It was one of my favorite board games growing up, the game of Monopoly. The box containing the game featured a man with a white moustache, black suit and black top hat, holding a silver tipped walking stick in his left hand and extending his right hand for a handshake. The object of the game was to become that guy by making all of your opponents bankrupt.
My brother was six years younger than I was. My sister was four years younger. My father was thirty-five years older. We all had fun playing the game together. My sister didn’t seem to enjoy playing Monopoly as much as the three males in the family. My mother wasn’t interested in playing at all. More on their relationship to the game later.
Wikipedia describes the game like this: “Players move around the game board buying or trading properties, developing their properties with houses and hotels, and collecting rent from their opponents, with the goal being to drive them all into bankruptcy leaving one monopolist in control of the entire economy.”
My family wasn’t the only one liking this game. Again, according to Wikipedia, “Since the board game was first commercially sold in 1903, it has become part of world culture, having been locally licensed in more than 103 countries and printed in more than thirty-seven languages.”
I have played many board games a few times. Monopoly I have played over one hundred times. In my family, I was pretty good at wearing the black top hat when it was all over.
One of the rather unique things about Monopoly is that it was a game that ended at a different time for each player. Once you were broke, you were out. In my house, this usually meant you went off to pay more attention to the television set than you had been while playing.
Family togetherness falling off was just the nature of the game play. Broke former players could reconnect to the fun of it by checking back to root for the person who looked about busted to hang in there. The most exciting games resulted when somebody who looked too poor to make another trip around the game board did so, by luck of the dice—and then went on to win.
The game was competitive for a large age range, mainly because of the luck involved with moving around the board based on a throw of two dice. If you had the same number of dots on both dice, you got an extra turn. This was good if you were flush with Monopoly money and risky if you were not.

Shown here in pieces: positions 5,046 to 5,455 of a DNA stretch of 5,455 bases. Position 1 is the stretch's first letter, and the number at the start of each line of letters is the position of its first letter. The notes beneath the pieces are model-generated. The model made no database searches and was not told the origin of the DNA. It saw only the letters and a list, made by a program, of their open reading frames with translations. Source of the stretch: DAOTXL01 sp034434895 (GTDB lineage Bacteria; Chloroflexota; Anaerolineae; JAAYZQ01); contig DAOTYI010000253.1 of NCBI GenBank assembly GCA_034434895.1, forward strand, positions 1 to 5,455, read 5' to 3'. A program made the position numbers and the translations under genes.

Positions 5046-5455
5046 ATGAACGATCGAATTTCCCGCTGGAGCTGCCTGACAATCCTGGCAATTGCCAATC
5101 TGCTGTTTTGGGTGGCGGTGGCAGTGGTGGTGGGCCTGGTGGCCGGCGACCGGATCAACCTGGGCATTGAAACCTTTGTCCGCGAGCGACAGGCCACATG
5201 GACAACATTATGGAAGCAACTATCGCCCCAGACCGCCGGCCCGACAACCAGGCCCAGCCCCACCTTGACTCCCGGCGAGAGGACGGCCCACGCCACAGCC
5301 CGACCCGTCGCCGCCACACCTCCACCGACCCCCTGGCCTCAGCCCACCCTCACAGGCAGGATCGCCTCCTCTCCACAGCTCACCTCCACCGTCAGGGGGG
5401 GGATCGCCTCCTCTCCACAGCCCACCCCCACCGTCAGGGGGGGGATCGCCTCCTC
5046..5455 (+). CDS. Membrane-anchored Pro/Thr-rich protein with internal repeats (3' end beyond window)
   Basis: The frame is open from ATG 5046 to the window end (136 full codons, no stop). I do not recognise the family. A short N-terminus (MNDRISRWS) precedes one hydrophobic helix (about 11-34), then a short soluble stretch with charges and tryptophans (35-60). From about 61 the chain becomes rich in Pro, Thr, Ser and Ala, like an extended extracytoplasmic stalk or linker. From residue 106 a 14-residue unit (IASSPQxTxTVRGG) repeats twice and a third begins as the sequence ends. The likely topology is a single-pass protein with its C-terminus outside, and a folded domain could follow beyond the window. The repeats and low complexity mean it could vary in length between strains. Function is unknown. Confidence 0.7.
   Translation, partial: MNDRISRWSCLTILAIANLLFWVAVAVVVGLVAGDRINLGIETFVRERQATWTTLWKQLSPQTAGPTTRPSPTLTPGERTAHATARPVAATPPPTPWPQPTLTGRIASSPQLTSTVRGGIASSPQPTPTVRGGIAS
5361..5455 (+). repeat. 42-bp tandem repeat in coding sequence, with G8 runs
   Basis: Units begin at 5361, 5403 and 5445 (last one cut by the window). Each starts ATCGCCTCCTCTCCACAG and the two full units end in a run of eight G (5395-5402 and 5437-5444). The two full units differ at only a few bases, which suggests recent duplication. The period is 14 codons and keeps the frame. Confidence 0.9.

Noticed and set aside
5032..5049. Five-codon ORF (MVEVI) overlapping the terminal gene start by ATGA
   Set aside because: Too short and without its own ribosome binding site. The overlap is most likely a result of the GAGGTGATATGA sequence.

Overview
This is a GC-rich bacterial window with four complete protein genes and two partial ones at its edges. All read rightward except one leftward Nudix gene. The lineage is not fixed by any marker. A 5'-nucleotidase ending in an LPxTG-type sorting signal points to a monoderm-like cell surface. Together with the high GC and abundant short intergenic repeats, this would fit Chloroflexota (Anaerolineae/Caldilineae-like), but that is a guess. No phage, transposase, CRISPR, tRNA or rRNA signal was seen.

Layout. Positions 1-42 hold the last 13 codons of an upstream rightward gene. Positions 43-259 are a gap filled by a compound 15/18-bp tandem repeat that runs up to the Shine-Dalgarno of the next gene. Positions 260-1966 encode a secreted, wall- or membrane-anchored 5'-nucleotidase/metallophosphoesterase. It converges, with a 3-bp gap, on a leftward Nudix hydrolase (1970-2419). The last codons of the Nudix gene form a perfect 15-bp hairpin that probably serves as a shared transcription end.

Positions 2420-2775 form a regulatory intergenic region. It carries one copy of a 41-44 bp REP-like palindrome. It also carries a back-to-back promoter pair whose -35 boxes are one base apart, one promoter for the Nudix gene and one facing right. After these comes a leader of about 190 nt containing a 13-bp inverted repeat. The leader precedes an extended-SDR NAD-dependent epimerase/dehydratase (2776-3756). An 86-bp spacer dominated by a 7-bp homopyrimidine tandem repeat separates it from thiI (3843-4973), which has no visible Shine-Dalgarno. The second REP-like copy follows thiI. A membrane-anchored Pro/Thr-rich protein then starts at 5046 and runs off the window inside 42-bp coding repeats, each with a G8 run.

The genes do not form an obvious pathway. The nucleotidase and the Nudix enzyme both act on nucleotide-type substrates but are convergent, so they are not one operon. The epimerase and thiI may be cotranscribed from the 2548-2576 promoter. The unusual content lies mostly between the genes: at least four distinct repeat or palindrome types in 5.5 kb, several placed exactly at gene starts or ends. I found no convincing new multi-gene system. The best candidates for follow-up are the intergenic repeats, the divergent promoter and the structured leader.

The skill of the game was mainly related to how good you were at trading properties and how good you were at managing cash flow. Coaching opponents on the advisability of trades they were contemplating and how they were managing cash flow was considered fair game at my house. I learned somethings about how money can work in the real world that way.
The basic strategy of Monopoly was to obtain groups of properties. If you owned a group of properties you could develop these properties. The more developed the property, the more an opponent had to pay if a dice roll landed them there.
One thing that “Monopoly” teaches is that if somebody is the only one around selling something that is needed or wanted badly, that person can charge much more for it, than if there were competition.
Every time you make it around the game board, a player is given $200. Much like getting a salary in real life. And just like in real life this is “chump change” compared to what you can get from controlling properties.
Some of the most intense excitement generated by playing this game, is seeing the interaction between luck and cash flow decisions towards staying solvent.
I remember that my sister didn’t laugh as loud as did the male players when an opponent landed on a pricey game board square. Sometimes, she seemed upset when collecting money from someone unlucky enough to land on one of her high rent district properties. In those days, girls didn’t have as much training in how to delight in the misfortune of others who would profit you as they do today.
My mom never said why she did’t like to play. I think it might have had something to do with her knowing what going to bed very hungry feels like. She struggled with that a good deal during the Great Depression in the United States. The game’s popularity probably grew at this time, as families had less to spend on recreational trips, but could afford throwing dice to determine how far a token could go on a game board.
My mother went hungry because her wealthy family went broke when the bottom fell out of the real estate market. Her grandfather wore a top hat to dinner parties, her father managed a trailer park to try and make a living due to lack of an inheritance.
I went on to use the “I hope by some good luck I am able to pay my rent next month” Monopoly-playing-honed-cash-flow-management skills a great deal in my life. I never even tried to corner the market on anything because I didn’t know how to translate making “Monopoly” money skills into breaking free from being a wage slave.
I started recalling my days as a Monopoly game tycoon when I read about At&T acquiring Time Warner. USA economic history can be told in terms of the build up and break up of monopolies. There are now more top hat wearing billionaires than ever before and so many more losers.
There is a class of people that hoot and laugh when the losers of the world lose more. They often pretend to care about all sorts of social problems, that they actually find funny and in their best interest to foster and even create. To them getting off on a real life game of concentrating power is very very real and very entertaining to play.
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